Youth Worker Community

Who are Youth Workers?

Youth Work Central is a resource for ALL youth work practitioners.  These professionals work with youth to promote developmental outcomes.  They range from entry level direct service staff to supervisors and program managers, and can have a focus or specialty in areas such as:

  • sports
  • recreation
  • youth development
  • school settings
  • informal education
  • child/after school care
  • environmental education
  • vocational training skills
  • group work
  • social work
  • probation
  • prevention
  • police and casework/assessment
  • arts and arts education

They can work with youth in structured, semi-structured or unstructured (outreach/street worker) settings.  Simply, youth work professionals are adults who impact the lives of youth.

Our definition of youth is broad but generally refers to people between the ages of 12 and 21.  Youth workers work with these youth in a variety of different ways.  They are: staff for out-of-school-time programs, peer leadership adult advisors, teachers, leadership-level staff of youth-serving organizations, social service personnel, work-force development staff, community policing officers, etc.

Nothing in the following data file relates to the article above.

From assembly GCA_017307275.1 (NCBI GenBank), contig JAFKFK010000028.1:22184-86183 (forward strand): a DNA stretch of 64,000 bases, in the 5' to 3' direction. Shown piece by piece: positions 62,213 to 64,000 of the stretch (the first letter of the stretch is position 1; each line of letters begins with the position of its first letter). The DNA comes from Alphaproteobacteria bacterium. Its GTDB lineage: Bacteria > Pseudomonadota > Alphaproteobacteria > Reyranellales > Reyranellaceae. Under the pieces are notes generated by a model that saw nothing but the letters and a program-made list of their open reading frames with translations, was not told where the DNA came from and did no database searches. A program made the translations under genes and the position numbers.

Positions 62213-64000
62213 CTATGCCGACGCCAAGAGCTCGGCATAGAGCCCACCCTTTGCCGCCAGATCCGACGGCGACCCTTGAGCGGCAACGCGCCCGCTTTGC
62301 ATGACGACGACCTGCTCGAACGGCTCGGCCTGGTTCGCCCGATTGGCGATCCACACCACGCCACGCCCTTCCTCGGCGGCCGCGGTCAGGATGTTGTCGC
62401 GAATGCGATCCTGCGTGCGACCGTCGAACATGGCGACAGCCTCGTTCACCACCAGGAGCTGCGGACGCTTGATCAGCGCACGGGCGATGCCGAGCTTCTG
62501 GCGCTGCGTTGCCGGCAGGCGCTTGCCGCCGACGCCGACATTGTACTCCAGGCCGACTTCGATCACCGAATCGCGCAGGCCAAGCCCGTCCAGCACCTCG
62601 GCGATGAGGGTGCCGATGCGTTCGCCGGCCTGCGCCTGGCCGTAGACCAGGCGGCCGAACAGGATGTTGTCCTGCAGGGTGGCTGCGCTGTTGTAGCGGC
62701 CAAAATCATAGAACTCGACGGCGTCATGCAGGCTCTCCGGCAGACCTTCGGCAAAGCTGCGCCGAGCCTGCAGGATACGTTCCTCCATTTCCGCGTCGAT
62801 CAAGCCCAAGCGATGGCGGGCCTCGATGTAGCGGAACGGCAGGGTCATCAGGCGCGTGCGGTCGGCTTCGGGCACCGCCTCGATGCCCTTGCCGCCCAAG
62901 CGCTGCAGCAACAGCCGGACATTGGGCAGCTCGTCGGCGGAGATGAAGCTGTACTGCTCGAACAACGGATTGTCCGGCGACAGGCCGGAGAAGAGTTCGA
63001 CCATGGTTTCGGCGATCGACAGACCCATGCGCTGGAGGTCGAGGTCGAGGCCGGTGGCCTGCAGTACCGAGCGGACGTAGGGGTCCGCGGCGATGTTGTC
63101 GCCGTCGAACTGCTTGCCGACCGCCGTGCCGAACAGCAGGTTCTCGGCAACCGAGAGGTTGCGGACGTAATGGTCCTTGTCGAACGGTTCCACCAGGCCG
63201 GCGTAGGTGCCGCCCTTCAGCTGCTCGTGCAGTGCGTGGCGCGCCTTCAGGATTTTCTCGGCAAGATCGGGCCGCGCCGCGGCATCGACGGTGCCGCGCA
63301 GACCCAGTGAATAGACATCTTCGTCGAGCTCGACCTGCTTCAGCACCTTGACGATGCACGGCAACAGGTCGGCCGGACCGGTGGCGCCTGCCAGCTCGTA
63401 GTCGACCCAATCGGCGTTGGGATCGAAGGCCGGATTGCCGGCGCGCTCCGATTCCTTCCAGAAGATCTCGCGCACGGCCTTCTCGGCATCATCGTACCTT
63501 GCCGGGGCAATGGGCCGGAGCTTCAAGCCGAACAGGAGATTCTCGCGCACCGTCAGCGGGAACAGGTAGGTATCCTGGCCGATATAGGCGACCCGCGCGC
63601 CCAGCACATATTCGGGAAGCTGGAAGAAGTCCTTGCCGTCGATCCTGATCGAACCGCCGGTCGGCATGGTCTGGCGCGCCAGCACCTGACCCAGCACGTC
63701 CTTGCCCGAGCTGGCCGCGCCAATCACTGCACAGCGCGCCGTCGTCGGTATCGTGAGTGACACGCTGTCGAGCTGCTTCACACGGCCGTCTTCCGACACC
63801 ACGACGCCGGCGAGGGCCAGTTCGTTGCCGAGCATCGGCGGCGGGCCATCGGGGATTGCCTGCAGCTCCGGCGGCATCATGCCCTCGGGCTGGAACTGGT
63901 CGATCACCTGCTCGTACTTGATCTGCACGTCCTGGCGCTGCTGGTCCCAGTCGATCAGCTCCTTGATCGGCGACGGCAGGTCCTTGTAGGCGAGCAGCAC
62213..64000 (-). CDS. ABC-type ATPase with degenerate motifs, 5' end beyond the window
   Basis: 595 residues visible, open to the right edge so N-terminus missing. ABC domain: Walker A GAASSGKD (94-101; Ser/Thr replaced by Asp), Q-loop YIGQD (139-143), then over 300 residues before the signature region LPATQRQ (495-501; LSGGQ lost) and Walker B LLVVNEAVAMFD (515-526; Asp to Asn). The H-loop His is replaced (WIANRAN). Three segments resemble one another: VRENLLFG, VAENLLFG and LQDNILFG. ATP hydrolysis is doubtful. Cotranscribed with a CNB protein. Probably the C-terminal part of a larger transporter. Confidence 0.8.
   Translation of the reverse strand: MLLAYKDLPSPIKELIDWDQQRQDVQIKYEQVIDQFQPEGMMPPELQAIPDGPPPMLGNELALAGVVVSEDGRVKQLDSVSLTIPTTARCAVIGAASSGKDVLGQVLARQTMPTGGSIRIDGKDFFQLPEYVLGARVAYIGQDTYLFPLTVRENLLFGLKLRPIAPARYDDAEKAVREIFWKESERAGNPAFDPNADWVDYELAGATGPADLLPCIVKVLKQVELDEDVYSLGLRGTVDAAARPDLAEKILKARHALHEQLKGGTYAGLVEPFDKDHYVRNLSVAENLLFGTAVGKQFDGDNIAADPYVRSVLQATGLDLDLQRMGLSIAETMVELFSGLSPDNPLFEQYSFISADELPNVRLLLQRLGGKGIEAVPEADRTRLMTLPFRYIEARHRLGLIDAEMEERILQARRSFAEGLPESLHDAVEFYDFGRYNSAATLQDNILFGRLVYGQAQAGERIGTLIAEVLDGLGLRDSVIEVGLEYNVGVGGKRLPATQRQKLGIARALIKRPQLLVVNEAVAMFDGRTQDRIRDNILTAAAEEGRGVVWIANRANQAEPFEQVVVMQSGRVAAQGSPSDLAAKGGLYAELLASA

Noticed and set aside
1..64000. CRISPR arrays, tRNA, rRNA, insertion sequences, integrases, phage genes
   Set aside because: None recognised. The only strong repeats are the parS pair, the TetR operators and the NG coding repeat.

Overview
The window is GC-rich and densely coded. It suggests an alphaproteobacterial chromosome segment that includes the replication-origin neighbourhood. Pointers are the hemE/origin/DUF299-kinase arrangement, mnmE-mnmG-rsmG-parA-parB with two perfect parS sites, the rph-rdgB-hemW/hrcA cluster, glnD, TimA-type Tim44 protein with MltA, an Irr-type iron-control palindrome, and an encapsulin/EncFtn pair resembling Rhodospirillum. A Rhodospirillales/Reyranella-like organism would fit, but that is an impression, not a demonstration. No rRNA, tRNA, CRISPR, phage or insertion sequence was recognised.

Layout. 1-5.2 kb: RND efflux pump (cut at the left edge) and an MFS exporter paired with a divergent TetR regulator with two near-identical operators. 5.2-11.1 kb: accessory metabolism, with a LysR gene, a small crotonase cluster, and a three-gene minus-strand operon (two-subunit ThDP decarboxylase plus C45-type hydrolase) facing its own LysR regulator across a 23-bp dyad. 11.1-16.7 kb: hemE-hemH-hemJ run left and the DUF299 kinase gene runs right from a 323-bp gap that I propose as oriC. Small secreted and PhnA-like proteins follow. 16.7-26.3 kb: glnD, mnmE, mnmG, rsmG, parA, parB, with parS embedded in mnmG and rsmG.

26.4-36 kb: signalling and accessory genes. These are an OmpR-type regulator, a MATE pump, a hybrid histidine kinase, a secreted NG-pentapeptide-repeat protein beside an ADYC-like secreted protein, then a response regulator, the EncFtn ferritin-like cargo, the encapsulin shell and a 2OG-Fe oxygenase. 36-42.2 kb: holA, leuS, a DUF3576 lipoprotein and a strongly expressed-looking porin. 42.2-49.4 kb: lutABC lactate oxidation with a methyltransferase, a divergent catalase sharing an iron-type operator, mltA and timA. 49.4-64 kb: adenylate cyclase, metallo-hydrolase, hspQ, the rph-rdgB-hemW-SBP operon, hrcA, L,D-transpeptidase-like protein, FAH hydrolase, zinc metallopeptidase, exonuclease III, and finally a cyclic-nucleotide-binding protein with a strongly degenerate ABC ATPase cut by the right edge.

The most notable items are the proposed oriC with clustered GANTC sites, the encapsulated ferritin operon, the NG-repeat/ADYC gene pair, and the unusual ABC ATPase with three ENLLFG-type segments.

Core Competencies

“Core competencies are the knowledge, skills, and personal attributes youth workers need to work effectively with young people.”
– Academy for Educational Development


Identifying core competencies is an important step in building a comprehensive professional development system for youth workers. Core competencies are the foundation of structured professional development programs and some higher education programs. They can also help individuals examine their own skills and knowledge and identify areas of need for further development.


Youth workers can build and strengthen core competencies in a number of ways, including:

Training: Competency-based, topic-specific, or practical
Education: Higher education and self-directed learning
On the job: Experience-based learning and problem solving
Mentoring: Learning and receiving guidance from experienced practitioners
Other: Conferences, forums, site visits, etc.


The BEST Initiative is an example of a systemic approach to professional development that focuses on specific strategies for gaining the skills and knowledge youth workers need.